Cybercriminals have their eyes on new vulnerabilities as a way of compromising your clients. Your response needs to go beyond patching bad code.
When thinking of vulnerabilities, most IT pros – whether working as an MSP or not – immediately think of patching operating systems and applications. But vulnerabilities are more than just bad code. Even if you’ve already included patching as part of, say, a remote monitoring and management service offering, there are plenty of other vulnerabilities cybercriminals can leverage to put your client’s operations and business at risk.
The following vulnerabilities are just three that likely exist today in one or more of your customers.
Remote Desktop Protocol (RDP) has long been a legitimate asset for those wanting to remotely control their Windows desktop. But organizations leaving these connections exposed to the internet have unwittingly introduce a dangerous vulnerability. Network scans – even when RDP is used on non-standard ports – can provide attackers with a list of open RDP targets. Additionally, some older versions of Windows run on default settings allowing an unlimited number of logon attempts made against local accounts. So, even if a brute force attack is necessary, it’s still only a matter of time until an attacker succeeds in gaining access.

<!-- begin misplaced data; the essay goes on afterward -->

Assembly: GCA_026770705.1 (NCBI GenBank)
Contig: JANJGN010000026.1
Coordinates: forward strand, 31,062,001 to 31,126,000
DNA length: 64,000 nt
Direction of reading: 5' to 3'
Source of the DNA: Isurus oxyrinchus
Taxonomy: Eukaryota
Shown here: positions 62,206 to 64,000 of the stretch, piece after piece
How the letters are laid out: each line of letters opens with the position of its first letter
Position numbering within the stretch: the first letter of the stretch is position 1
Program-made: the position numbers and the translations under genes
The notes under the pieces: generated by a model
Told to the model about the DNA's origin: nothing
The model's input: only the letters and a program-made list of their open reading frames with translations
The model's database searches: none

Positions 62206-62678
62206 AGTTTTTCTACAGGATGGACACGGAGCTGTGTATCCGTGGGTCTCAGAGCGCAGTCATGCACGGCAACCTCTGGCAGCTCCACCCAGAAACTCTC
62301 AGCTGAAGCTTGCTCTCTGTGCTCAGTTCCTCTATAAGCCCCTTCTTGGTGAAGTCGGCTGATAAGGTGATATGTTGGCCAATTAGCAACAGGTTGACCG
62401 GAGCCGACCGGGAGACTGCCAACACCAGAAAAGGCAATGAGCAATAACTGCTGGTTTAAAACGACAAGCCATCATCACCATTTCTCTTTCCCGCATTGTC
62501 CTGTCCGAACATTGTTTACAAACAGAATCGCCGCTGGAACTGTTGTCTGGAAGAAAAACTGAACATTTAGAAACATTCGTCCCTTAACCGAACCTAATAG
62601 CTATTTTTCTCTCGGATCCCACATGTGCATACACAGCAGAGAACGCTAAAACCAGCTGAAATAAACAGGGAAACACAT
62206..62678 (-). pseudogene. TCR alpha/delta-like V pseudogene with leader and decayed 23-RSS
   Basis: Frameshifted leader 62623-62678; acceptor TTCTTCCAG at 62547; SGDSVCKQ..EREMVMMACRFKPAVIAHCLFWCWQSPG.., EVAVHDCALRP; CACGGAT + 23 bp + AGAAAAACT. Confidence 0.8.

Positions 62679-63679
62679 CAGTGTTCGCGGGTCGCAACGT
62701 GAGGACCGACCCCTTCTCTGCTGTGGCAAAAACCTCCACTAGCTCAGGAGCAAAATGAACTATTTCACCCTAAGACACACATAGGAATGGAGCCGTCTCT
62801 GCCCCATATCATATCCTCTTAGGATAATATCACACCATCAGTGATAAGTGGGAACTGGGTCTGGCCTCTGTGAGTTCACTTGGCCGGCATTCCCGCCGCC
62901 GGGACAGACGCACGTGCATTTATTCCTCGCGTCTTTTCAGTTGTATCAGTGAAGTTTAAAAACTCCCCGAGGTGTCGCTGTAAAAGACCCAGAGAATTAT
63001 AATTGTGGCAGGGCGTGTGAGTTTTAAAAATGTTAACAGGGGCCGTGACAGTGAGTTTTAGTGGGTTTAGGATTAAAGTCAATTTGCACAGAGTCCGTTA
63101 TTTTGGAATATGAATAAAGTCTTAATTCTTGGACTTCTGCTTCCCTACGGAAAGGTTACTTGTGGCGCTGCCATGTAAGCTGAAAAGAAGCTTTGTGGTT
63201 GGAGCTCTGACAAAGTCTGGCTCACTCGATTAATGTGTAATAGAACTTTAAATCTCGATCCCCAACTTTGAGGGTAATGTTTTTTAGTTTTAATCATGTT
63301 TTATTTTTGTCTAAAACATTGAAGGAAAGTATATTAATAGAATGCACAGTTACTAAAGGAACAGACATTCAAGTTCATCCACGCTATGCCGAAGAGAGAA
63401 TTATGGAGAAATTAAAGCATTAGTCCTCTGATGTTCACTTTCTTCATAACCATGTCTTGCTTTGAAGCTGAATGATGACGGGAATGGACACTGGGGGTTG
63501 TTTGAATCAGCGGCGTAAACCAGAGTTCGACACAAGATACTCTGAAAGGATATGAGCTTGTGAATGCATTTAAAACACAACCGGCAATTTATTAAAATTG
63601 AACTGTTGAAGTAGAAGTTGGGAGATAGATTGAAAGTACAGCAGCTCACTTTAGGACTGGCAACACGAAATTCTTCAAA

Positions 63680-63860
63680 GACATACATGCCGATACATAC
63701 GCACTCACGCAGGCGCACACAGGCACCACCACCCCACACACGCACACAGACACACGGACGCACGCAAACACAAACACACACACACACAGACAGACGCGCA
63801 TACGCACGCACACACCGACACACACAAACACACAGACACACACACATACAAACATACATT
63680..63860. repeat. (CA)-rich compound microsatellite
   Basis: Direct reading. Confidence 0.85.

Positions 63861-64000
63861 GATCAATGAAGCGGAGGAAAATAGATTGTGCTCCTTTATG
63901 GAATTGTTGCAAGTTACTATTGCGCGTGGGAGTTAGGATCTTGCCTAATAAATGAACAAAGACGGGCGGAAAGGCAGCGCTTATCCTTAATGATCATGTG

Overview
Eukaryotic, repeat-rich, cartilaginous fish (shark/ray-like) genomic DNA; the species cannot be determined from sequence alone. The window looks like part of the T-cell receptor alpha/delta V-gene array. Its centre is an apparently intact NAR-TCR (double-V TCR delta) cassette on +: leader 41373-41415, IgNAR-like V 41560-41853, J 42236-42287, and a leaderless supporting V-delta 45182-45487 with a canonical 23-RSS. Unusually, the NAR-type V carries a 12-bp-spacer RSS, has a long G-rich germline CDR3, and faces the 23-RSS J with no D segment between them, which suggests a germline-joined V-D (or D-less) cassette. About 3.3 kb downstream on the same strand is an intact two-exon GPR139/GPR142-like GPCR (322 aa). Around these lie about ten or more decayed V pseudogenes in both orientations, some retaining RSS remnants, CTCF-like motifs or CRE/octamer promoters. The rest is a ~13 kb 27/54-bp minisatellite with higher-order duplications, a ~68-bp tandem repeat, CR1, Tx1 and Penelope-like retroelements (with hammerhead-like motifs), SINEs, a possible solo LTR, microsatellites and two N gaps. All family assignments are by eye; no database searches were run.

In fact, RDP-based access was the primary attack vector for over 59% of ransomware attacks. That means the bad guys find it easier to scan for and automate attacks against exposed RDP connections than attempting phishing attacks. In 2018, SamSam was the big culprit, but new ransomware variants such as TFlower and vulnerabilities such as BlueKeep demonstrate that RDP as an attack vector is thriving.